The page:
270 strategies to reduce disparities in the future. The following recommendations may help guide communities in effectively addressing concerns about racial disparities in traffic stop practices. Law enforcement should closely examine and address any internal practices or actions of individual officers that may cause the types of disparate stop patters observed in this study. In departments that were identified as having racial disparities in either stop or search practices, supervision and monitoring programs should be established to help determine whether such disparities are the result of wide-spread institutional practices or the actions of a smaller number of individual officers. In each jurisdiction law enforcement officials should meet with members of the community to review and discuss the information from this report so they can begin a process of enhancing trust. Two types of discussions are recommended.! First, a discussion of the role traffic stops should play in promoting traffic safety, drug control, or other legitimate law enforcement goals, and how they might evaluate if the existing traffic stop practices are meeting those goals. Since specific traffic enforcement practices may be contributing to racially disparate traffic stop patterns, departments should closely assess both benefits and potential costs of such enforcement strategies considering the potential disparities such practices create.! Second, a discussion with local community representatives should take place regarding any disparities identified in this report. Such discussions may help both community members to better understand the traffic safety needs being met by particular enforcement strategies and law enforcement to better understand the personal costs motorists face associated with disparate stop practices. It is hoped that this discussion will encourage the development of alternative strategies that yield less of a disparity. Each police department should develop a traffic stop information system to help monitor traffic stop enforcement prospectively. The Traffic Stop Statistics Study provided useful data on how frequently traffic stops occur, for what reason they occur, where they occur, who they affect and the outcomes of the stops. For most departments in Rhode Island, this is the first time such data have ever been systematically collected. In order to monitor the changes made to reduce disparities in departments of high concern and prevent future disparities in all departments, monitoring systems should be established. The Rhode Island Training Officers Association or the Rhode Island Chiefs of Police Association should develop (using existing national curriculum) a training program for both in service and recruit training. This curriculum should review the national issues around racial profiling and should include a review of the process of data collection and analysis undertaken in Rhode Island. The goal of such training would be to 258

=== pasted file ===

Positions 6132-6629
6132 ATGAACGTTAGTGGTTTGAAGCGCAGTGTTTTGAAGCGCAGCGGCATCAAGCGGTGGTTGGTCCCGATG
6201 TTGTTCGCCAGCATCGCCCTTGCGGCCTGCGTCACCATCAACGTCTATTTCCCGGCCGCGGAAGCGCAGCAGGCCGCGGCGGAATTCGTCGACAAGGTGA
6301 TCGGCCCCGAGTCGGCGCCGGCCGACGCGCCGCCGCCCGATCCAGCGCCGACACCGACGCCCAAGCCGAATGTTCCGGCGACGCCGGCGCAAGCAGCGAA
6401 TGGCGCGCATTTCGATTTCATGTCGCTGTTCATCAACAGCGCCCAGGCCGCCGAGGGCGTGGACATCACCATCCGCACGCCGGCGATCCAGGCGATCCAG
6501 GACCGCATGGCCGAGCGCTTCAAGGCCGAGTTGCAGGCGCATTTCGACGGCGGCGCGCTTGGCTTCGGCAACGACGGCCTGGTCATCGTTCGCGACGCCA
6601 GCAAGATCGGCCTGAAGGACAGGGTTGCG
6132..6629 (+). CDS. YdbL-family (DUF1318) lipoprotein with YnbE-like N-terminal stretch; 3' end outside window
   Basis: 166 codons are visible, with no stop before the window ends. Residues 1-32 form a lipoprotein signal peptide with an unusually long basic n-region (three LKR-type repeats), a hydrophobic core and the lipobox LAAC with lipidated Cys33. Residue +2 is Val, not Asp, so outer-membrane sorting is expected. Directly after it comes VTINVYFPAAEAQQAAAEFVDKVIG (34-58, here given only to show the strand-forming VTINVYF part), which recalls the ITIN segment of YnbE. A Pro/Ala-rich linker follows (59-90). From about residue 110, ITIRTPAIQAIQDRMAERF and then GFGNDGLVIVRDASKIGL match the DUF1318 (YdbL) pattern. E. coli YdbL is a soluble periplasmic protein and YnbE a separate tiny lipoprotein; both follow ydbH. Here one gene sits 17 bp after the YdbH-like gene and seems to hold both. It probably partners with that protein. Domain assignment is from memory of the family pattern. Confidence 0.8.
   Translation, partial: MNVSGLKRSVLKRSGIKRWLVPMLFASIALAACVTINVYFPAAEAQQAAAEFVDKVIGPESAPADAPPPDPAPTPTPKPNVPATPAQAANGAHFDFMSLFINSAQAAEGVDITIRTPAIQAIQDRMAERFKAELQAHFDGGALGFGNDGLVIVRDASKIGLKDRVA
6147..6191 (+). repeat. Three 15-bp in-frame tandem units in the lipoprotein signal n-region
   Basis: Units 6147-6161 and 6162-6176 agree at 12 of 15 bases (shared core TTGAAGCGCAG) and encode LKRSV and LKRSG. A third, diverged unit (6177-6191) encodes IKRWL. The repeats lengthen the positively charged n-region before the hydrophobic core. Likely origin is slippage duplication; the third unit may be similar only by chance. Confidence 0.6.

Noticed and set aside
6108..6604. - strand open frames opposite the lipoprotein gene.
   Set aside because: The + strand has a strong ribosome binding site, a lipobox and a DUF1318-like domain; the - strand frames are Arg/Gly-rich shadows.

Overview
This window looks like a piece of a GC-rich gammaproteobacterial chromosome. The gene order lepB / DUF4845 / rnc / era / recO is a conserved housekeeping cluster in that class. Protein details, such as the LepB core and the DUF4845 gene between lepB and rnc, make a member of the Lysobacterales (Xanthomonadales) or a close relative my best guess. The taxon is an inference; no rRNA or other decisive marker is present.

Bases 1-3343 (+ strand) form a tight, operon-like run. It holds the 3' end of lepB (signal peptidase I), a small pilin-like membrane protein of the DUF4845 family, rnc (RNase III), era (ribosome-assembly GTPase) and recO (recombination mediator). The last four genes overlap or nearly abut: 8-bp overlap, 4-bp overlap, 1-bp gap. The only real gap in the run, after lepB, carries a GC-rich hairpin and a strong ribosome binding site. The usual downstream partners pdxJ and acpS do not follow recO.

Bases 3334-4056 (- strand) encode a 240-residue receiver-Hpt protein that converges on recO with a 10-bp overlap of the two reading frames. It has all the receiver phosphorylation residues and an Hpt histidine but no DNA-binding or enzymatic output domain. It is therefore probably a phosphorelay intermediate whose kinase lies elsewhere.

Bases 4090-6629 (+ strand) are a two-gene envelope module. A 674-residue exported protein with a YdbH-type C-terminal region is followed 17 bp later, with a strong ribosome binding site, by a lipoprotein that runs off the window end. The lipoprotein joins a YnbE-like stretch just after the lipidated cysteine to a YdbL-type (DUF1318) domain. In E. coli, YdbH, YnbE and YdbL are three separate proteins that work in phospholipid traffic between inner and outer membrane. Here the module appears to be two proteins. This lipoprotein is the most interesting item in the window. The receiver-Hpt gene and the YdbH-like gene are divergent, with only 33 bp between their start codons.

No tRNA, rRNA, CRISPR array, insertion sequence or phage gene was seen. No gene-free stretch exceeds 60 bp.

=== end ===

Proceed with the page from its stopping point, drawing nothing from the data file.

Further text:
271 increase awareness of the issue of racial profiling among law enforcement officers and to provide tools to officers that help them interact more effectively with the community on this important issue. 259